A year ago growing enough meat for a single burger cost $325,000. One year on and that cost is down to less than $12.00. While it might not sound appetising, lab-grown meat has all the protein we need with none of the cruelty and pollution that is a by-product of farming. The impact of this is massive. Almost no more animal farming, no more PETA? Reduced exposure to dangerous chemicals like pesticides and fungicides. Less transport costs. Perhaps, most importantly, no need to destroy forests to farm cattle. The regrowth of forests worldwide helping balance the planet's carbon levels... If we have the ability to create the nutrients we need in a more sustainable manner shouldn't we be embracing it?
3 You will 3D print your food
Now that most households have a plethora of digital devices and hot and cold running wifi, how long before 3D printing becomes more mainstream? Having the ability to turn digital information into physical objects gets really interesting when you consider putting them in the kitchen? We have already seen sugar used to create intricate edible sculptures (Hershey's recently unveiled the Chocojet that allows them to create unique personalised chocolate treats). What would it mean to chefs if we could download the recipe for any dish direct to a flavour printer that can recreate restaurant quality on your own plate? Or do we get ultra-personalised, using our DNA to match the exact food types and quantities we need as individuals?
4 You will be able to taste any flavour by hacking your body
There seems to be a rising amount of evidence that small electrical shocks to the brain can be beneficial, improving cognitive performance.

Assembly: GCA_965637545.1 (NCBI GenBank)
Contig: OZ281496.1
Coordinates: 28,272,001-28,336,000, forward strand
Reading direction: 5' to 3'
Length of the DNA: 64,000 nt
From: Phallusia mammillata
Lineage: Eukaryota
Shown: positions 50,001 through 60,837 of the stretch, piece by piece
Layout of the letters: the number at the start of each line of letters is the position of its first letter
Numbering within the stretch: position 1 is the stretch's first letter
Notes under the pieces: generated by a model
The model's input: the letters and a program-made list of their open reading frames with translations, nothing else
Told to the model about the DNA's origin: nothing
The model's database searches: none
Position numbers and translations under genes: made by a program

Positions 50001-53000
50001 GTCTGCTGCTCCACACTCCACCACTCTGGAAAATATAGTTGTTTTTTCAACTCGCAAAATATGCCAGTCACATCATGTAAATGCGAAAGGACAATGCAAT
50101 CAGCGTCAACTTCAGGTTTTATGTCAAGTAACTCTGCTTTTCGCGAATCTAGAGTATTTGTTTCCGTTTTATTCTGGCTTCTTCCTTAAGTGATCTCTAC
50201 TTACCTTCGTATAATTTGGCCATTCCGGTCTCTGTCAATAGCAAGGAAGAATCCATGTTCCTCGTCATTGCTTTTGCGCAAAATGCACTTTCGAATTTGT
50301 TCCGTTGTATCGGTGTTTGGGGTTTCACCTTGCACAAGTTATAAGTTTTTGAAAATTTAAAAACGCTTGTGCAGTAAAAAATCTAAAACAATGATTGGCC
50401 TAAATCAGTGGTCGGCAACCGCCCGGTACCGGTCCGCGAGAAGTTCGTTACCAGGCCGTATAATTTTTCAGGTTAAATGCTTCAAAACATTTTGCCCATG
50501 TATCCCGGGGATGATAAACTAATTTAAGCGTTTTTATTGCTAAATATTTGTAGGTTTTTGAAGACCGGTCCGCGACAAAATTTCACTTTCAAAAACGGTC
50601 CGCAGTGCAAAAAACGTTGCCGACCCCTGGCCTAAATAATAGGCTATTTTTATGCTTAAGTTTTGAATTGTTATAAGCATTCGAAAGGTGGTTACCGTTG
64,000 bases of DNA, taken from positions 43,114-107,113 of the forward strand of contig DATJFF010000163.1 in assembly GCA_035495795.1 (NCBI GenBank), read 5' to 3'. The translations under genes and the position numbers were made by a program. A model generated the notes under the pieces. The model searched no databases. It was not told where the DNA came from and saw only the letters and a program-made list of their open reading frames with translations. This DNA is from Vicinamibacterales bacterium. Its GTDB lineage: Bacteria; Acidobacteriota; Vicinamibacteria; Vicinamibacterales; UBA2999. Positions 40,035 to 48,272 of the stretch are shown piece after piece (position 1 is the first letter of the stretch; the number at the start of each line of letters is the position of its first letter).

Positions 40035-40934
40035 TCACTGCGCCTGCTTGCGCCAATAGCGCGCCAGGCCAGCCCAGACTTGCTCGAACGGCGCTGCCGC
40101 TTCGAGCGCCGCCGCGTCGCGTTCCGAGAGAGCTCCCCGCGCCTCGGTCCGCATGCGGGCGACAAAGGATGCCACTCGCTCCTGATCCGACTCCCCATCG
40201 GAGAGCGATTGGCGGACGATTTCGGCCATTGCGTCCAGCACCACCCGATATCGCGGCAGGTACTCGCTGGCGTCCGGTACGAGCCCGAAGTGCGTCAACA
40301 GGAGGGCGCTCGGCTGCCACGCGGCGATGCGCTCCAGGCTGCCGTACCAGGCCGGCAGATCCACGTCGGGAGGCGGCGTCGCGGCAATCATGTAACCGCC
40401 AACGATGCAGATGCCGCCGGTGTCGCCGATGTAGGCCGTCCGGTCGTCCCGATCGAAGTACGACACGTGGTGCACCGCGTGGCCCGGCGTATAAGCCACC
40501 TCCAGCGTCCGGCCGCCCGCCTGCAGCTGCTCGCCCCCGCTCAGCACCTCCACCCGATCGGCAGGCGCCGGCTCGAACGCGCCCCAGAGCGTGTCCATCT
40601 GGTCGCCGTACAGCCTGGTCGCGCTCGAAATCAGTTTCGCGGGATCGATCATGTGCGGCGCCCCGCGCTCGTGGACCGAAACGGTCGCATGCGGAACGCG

Given that taste is just a series of firing neurons and that there is already an electrode that can mimic the tastes of sweet, salty, bitter, and sour on the tongue, surely electrical stimulus to the brain to replicate taste can't be too far off? Think about the benefits - how about locally produced seasonal food (potatoes for example) that taste like steak if you eat them with an electrode cap on? Or harnessing the potential of Soylent (a powdered but nutritionally complete meal) to create small bite size snacks that taste like the world's finest canapés. Kids that are hooked on sugary fizzy drinks can swig carrot juice that tastes like Tango while they sit in front of the latest video game (ok so that last one might not sound altogether great, but the idea has potential :).
5 Restaurants will become more experiential
Food and drink experiences have always had a theatrical note. Concept restaurants like Bubbledogs, Tincan or Flat Iron offer singular dishes in interesting surroundings, more adventurous ventures like Dinner in the Sky serve food at 500 feet up, pop up restaurants that serve various cities street foods are proliferating. (There are so many pop ups appearing that there are services that list and make spaces available). Maybe the restaurant of the future should be all about the theatre of the meal. Interesting communal gatherings that are about meeting and making lasting memories.
Did our hunches at future lunches tickle your tastebuds? If you are interested in change and are open to other new and interesting experiences today, we are always looking into ways to use technology to create experiences that change people or perceptions.